Interview impressions will obviously also differ.
I am not sure which of these schools is most selective - both obviously very - others may have useful views on that.
Be aware that the school where she physically sat the test has access to her full actual test papers, whilst the other only gets a points score. I was told by one registrar that access to the exam papers sometimes can be helpful in borderline cases.
Thank you very much for the info.
She sat the test at G&L. The letter from CLSG says that her score didn't quite reach the cut off as they were only inviting the top 300 applicants for interview. Here's hoping her performance in the interview would pull her chance up.
She sat the test for Francis Holland Sloane Square as well. HOw difficult is it to get into?
Byroniks: My pleasure. Re FH SW1, please also see my post to OP further above - so quite a lot easier, and if (like I believe is the case with OP) your DD is at a prep where the head has advised/supported you applying to such very selective schools, then I believe you can be quite confident in getting FH.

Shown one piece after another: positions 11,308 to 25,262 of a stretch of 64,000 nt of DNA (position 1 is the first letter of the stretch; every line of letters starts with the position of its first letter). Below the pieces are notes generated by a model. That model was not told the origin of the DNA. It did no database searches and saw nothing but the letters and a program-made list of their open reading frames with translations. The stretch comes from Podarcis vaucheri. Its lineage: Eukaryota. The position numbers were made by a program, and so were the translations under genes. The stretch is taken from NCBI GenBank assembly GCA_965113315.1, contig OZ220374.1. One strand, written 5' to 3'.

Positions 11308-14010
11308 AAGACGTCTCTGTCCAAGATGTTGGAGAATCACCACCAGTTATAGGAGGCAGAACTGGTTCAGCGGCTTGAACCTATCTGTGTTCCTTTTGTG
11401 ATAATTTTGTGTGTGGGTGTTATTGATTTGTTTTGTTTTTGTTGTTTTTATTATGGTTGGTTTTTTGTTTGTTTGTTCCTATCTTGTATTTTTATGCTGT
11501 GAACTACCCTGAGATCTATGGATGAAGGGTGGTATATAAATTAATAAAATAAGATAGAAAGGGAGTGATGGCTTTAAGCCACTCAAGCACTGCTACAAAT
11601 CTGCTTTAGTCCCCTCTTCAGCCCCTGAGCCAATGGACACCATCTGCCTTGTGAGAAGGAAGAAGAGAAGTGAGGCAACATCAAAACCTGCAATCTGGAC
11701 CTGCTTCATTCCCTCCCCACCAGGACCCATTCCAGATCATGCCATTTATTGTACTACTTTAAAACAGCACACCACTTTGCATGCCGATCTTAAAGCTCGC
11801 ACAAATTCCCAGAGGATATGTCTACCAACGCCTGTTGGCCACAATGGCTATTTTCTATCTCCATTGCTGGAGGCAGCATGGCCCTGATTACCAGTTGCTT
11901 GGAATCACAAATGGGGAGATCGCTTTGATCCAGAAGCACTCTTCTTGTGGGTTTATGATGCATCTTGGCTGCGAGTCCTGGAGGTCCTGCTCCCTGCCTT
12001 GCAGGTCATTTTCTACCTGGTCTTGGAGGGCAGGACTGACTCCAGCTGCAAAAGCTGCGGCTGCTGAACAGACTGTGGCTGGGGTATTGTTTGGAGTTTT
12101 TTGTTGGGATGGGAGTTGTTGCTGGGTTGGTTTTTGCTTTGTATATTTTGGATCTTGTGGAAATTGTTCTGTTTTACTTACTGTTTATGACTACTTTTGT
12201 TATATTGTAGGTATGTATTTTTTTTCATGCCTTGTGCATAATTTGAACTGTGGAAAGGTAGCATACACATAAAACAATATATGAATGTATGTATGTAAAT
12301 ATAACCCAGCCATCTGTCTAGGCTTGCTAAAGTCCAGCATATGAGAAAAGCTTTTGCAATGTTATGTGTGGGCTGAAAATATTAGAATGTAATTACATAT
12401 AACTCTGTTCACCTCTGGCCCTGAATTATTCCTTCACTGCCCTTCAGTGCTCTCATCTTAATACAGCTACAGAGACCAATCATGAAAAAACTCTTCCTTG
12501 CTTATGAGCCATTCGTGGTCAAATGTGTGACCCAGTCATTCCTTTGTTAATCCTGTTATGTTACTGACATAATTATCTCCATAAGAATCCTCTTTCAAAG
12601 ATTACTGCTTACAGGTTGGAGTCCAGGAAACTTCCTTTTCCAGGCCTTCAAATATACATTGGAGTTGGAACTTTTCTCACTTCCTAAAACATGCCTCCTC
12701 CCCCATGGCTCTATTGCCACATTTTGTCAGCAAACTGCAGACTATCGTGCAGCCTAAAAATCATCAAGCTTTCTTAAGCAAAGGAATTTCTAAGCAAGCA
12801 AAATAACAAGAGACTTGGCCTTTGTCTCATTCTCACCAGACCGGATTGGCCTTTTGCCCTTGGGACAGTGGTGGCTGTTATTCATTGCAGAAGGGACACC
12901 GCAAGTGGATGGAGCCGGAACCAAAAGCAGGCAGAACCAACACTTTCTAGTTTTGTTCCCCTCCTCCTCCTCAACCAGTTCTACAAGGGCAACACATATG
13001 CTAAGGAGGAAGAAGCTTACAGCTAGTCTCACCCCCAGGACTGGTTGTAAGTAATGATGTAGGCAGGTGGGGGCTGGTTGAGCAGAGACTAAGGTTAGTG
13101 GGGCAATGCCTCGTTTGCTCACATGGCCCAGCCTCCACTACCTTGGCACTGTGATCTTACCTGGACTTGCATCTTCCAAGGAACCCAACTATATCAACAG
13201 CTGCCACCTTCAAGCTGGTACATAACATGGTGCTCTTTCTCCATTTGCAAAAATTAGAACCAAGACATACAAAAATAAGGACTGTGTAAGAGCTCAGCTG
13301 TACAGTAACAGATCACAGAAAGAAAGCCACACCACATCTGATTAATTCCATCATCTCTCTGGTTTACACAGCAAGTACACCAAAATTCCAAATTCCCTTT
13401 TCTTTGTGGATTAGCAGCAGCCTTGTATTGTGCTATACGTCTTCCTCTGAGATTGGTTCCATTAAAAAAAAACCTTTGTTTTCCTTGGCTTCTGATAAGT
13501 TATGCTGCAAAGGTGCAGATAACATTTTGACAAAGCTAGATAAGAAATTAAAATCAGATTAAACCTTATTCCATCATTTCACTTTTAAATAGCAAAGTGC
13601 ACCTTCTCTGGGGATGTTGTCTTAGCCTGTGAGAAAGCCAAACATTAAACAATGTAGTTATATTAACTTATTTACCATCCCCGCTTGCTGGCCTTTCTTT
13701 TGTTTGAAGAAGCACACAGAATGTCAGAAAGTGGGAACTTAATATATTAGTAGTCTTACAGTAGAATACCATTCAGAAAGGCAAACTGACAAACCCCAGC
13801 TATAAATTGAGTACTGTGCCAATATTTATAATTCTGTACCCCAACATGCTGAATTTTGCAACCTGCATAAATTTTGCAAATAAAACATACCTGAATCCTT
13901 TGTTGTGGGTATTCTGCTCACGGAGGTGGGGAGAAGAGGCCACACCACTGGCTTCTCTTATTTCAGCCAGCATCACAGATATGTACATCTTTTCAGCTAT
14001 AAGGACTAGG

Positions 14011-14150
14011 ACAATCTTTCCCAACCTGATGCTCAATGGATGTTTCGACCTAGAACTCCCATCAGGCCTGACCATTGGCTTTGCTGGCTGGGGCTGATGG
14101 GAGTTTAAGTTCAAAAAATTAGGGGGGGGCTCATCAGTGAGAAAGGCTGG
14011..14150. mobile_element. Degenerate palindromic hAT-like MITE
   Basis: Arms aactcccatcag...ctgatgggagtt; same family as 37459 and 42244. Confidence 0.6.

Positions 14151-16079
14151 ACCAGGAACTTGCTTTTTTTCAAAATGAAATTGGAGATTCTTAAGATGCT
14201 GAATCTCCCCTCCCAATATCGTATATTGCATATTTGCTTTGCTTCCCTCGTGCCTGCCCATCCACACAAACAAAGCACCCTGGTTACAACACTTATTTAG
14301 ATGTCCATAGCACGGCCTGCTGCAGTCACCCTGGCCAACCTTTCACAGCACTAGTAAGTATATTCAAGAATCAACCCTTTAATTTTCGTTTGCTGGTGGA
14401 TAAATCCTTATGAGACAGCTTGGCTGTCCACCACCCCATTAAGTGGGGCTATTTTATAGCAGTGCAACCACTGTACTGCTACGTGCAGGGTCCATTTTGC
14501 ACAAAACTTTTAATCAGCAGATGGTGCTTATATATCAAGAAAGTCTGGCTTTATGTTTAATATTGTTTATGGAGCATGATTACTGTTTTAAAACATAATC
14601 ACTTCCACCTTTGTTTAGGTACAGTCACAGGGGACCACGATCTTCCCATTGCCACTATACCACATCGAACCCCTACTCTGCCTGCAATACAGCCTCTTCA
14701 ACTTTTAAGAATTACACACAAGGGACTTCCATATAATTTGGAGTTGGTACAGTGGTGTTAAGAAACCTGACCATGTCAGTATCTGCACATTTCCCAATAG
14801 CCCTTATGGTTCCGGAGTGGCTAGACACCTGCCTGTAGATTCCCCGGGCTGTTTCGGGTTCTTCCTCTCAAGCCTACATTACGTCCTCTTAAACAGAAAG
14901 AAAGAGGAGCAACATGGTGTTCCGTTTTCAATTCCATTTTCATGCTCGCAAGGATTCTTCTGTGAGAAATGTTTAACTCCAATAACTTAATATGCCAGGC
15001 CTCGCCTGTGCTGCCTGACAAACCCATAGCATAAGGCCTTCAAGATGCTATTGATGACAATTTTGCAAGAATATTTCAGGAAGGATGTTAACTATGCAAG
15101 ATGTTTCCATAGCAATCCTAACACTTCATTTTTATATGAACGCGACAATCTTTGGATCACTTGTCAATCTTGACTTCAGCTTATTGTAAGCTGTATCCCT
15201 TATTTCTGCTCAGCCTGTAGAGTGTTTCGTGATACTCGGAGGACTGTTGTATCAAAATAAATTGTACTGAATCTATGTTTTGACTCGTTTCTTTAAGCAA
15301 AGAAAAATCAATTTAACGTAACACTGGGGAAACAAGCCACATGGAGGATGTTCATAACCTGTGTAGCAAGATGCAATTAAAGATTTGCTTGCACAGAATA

But if you are applying from a state primary without the same experienced guidance - then it is harder to tell, as the target school selection depends on the parents' realism/optimism and knowledge about the standard required at each school vs. their own child. Average girls would have to have a great day (and have been taught well at primary) and still be a real gamble and may well be rejected. Clearly above average ability/potential girls would be fairly safe bets. Just my take.
Caveat: I am basing a lot of this on my experience with the other FH (NW1/Regent's Park), which I believe to be no less (--probably a bit more)-- selective than SW1.
I'm not sure applying from a state primary makes that much difference -after all the 11plus is only Maths and English and most of the girls at our local state primaries who apply for private schools seem to get into the schools of their choice . The main point to note is that it doesn't really matter which of these schools your DD gets into-she is likely to do just as well at any of them.Sometimes it is better to be the one of the brighter children at a less academic school and I have known girls who got very good results at FH. Comparing the A*/A A level results last year has: LU 73%, G&L 64.8%, St James 63%, FHNW1 62.7% and FHSW1 43% which suggests that FHSW1 should be the easiest to get into and that there is not always much difference between the other schools in terms of results.
Part of their assessment includes the school reference. Im just wondering whar do they normally put on the school reference?